One can often hear many saying that people have become absolutely indifferent to one another in the modern world, that man is a wolf to a man. In Russia, most people say that Muscovites are especially callous, that they do not even know the names of their neighbors. The tragedy, which shocked the country and the whole world on Monday, showed that the situation is not that bad. People can still love each other, and these are not just words.
Perhaps, it is true that Muscovites and others living in large cities do not know the names of their neighbors. They may often fight in public transport and do not like it much when their distant relatives come to visit them unexpectedly. However, the explosion at Domodedovo airport showed that people still care about others. It is not just about sorrowful sighs in the kitchen - it is about real action.
Soon after the terrorist attack, Russian news agencies reported that taxi drivers working near the airport raised their tariffs from 1,000 to 20,000 rubles (from $35 to $600) for a ride from the airport to the nearest metro station. This information has found no confirmation and was later denied.
Russia Today: Moscow grieves for victims of Domodedovo blast
That is not the most important thing. Many people decided to drive to the airport after the blast to offer their help to those in need free of charge.
Many Internet users started posting their phone numbers on forums and in social networks so that others, who needed their help, could call them. One could see lines of people standing at the airport and holding "Free ride" signs. Many exchanged street addresses of donor blood stations.
"It is very hard to stay at home and watch news reports on TV when you realize that you can really help others. Me and my wife work as psychotherapists, we work a lot with those suffering from shock traumas, and we are ready to help people for free. We are ready to provide free psychological help to victims and eyewitnesses of the terrorist act at the airport," a man wrote on his blog.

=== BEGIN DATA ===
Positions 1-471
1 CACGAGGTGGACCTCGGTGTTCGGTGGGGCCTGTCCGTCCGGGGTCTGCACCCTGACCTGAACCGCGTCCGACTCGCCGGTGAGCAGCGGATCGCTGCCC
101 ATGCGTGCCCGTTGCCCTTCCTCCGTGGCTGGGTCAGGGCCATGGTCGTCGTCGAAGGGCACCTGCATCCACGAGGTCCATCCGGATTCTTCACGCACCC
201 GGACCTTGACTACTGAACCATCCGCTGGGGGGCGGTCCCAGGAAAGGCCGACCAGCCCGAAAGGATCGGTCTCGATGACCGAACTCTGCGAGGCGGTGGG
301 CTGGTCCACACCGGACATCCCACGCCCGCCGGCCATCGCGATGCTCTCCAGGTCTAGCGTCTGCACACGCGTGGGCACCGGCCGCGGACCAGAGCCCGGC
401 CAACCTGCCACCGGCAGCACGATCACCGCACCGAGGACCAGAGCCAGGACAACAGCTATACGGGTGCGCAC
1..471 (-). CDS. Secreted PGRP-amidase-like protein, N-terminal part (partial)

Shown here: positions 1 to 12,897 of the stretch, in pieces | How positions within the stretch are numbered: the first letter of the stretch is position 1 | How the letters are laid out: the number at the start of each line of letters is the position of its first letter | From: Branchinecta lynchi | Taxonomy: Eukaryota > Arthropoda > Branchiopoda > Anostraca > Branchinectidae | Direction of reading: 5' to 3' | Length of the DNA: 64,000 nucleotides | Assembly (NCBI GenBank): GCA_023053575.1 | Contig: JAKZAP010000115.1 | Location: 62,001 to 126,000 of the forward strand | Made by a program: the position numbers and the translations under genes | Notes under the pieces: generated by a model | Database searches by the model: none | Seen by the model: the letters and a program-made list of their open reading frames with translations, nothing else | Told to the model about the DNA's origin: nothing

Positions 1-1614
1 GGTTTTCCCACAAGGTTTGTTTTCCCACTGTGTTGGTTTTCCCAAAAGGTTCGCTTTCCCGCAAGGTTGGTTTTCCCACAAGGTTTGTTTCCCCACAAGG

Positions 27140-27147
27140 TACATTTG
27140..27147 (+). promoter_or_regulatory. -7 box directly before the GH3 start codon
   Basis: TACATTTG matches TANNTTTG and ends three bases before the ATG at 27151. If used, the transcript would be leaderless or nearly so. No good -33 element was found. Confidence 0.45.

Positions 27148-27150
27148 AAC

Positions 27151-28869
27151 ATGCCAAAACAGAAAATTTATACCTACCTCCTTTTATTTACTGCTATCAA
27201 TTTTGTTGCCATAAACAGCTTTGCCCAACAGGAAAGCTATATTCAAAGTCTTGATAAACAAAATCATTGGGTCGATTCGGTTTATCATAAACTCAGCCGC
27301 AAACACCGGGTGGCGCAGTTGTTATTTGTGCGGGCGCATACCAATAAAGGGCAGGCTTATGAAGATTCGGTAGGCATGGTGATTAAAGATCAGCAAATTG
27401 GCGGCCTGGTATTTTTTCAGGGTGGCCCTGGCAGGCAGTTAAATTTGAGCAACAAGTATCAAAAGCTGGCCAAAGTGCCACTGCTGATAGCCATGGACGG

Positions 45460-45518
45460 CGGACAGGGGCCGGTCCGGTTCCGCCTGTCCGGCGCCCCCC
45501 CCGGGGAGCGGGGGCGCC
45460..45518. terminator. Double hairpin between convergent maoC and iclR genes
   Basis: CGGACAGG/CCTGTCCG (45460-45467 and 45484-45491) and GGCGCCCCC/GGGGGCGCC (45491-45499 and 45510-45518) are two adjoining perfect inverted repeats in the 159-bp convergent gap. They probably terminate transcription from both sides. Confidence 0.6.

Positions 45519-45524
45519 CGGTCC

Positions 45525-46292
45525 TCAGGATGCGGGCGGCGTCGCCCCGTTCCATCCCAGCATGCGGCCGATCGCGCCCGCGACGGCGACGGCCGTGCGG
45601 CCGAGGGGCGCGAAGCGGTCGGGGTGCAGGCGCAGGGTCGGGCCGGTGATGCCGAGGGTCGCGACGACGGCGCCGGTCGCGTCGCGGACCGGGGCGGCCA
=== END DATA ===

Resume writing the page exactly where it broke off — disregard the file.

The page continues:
This is just an example, not the only case. Unfortunately, we are living in the troubled time, in a restless country. An act of terrorism is not something that happens here every day, but they already occur regularly, in combination with natural disasters and man-made catastrophes.
During massive forest fires, which swept across the country in the summer of 2010, many volunteers rushed to help local residents. Those, who could not do it, they donated money, food and clothes to victims.
When smog engulfed the Russian capital, many companies allowed other people enter their air conditioned buildings and even let people sleep there at night.
During the Moscow blackout of 2005, when 52 of 170 metro stations were paralyzed, many drivers volunteers to give people rides to their homes free of charge.
It's a pity, of course, that human best qualities are manifested through tragedies. It's a pity that it does not happen every day. Nevertheless, it is comforting that people are willing to unite not just for their own profit - they unite to help others.
Russia mourns victims of Domodedovo explosion on January 26. May their souls rest in peace.
The Federation Council may gather for the meeting on October 4 to consider new laws on the accession of new territories to Russia after the referenda